Sunday, March 3, 2013

Japan: Akasaka District, the Emperor's Palace, Sushi and Kaiseki

I left Phuket to travel to Tokyo to speak at a joint Japanese/American Symposium on Health Care Law.  Our delegation stayed in the Akasaka District of Tokyo at the New Otani Hotel, known for its beautiful garden. 

Back to Work

                                                A temple pathway in the Akasaka District

                                                                    Akasaka at night

The New Otani garden

We strolled the tranquil complex of the Emperor and visited the ruins of Edo Castle, all but the mammoth stone foundation lost to earthquakes and fire. 

                                                                  Emperor's Palace


A swan in the moat

                                                                 Edo Castle ruins

I had some terrific dining experiences in Tokyo and, subsequently, in Osaka.  In Tokyo, I dined at the restaurant of Jiro, the famed octogenarian sushi chef and subject of the documentary, "I Dream of Sushi."  The tiny restaurant, wedged into the basement of an office building and near the entrance to the subway, takes some work to find.  The sushi, prepared by Jiro and two assistants, is superb.  I question the value of the entire experience, however.  Twenty succulent pieces of sushi are served rapid-fire and the meal is over in approximately half an hour, with a tab in excess of $300.00 for one person.  Jiro is very gracious, signing my menu and speaking with me briefly through an interpreter, but I'll file this away as a once-in-a-lifetime experience. 

Our hosts treated us to a traditional kaiseki multi-course meal at a spectacular restaurant, Nadaman, where we dined in the Sazanaka house, a Japanese style cottage which served as a dinner setting for a 1986 G-6 (now 7) conference attended by several luminaries including Ronald Reagan and Margaret Thatcher.  Kaiseki is the finest of dining and the meal was terrific, with each course presented beautifully and the texture and flavors of the food combining in memorable ways.  We enjoyed eight courses in all; a few examples follow:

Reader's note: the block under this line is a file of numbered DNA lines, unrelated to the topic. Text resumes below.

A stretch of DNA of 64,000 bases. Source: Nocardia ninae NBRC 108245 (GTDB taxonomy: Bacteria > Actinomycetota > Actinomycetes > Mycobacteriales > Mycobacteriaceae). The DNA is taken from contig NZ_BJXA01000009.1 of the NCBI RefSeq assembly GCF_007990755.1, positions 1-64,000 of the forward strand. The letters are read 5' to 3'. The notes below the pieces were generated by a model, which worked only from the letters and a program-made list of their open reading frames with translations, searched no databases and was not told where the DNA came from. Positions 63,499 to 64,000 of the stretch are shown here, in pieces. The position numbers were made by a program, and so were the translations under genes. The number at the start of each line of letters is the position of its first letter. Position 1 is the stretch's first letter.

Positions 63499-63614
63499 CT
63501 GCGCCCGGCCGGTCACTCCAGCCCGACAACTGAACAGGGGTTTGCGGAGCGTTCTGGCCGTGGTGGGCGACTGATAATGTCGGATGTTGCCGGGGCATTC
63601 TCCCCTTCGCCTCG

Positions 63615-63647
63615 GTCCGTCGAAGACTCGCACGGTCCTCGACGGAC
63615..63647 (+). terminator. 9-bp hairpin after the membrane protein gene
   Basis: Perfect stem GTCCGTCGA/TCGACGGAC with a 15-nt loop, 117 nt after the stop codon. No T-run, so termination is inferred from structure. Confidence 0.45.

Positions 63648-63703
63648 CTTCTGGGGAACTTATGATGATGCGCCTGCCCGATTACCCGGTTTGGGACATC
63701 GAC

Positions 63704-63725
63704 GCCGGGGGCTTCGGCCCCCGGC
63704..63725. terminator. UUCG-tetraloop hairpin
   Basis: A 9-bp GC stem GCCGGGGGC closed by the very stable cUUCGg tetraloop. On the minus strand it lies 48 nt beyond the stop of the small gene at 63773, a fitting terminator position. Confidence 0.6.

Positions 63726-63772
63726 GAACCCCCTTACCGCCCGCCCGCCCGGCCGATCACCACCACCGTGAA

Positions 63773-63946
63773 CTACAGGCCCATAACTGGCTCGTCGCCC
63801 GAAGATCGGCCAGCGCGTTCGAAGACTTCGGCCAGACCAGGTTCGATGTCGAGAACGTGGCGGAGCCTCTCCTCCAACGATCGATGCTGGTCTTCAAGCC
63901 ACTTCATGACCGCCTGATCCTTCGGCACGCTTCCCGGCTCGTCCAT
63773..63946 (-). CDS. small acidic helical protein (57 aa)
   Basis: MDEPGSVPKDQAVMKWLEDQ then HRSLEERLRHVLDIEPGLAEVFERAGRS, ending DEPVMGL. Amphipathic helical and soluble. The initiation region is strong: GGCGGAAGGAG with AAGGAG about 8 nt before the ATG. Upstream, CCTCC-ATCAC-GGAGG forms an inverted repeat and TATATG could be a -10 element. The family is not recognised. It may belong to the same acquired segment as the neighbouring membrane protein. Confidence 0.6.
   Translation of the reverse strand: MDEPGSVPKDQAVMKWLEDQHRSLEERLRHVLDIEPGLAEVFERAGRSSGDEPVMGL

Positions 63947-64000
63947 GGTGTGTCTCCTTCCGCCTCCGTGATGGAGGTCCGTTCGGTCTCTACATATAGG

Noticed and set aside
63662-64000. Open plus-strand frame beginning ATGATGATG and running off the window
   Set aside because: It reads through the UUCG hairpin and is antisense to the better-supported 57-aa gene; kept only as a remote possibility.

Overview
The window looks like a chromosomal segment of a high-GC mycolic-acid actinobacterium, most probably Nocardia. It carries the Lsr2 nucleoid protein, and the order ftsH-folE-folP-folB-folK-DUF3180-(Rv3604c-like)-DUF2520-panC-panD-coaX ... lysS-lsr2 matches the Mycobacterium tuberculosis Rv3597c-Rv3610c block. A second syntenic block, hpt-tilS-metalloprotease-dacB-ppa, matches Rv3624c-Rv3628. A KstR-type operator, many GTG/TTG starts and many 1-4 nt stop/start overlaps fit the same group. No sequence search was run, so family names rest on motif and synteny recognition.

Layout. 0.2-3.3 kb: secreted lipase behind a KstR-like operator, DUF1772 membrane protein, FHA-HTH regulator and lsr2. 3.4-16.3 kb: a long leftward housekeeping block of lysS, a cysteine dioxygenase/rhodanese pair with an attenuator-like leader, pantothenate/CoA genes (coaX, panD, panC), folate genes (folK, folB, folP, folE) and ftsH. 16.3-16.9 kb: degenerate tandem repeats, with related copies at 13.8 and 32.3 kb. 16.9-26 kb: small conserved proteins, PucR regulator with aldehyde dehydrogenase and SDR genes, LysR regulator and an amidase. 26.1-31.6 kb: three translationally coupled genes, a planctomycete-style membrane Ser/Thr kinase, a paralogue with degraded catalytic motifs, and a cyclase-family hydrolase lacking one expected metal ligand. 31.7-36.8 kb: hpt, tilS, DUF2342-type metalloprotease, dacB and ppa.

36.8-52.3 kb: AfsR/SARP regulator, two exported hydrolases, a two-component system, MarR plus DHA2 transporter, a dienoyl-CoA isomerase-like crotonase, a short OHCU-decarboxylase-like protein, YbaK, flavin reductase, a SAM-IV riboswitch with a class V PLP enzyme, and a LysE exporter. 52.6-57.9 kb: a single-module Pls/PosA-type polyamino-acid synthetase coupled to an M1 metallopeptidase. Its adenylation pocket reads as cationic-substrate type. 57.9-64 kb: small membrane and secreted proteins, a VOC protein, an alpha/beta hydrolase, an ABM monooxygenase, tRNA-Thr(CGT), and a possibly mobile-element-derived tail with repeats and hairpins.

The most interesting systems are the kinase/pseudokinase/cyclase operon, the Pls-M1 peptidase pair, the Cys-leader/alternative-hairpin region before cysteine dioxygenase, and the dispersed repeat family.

Hors D'Oeuvre (Zensai):
Boiled Japanese greens with thick sauce
Mixed kidney beans and tofu
Inari-sushi (fried tofu stuffed with sushi rice)
Salmon roe
Grilled prawn, fried angelica
Deep fried Japanese ice fish

Raw Fish (Tsukuri)
Blowfish and skin
Prime tuna and yellow tail

Grilled Dish (Yakimono)
Grilled red tile fish
Griled beef, saikyo-miso taste
Mixed rape blossum and grated radish with angler liver

We were also invited to a traditional sukiyaki house in Osaka, where waitresses prepared the meal--thin strips of meat sauteed in a light soy sauce with a variety of vegetables--atop our table.  The food is traditionally dipped in raw egg, which I enjoy.

Our send-off party ended with one of our hosts inviting us to a club he frequents where, upon entry, the staff wheeled out three carts laden with our host's private collection of scotches and cognacs.  I sampled more than I should have, and ended the evening by joining my host in a glass of Hennessy Timeless cognac.  A fitting end to a great trip. 

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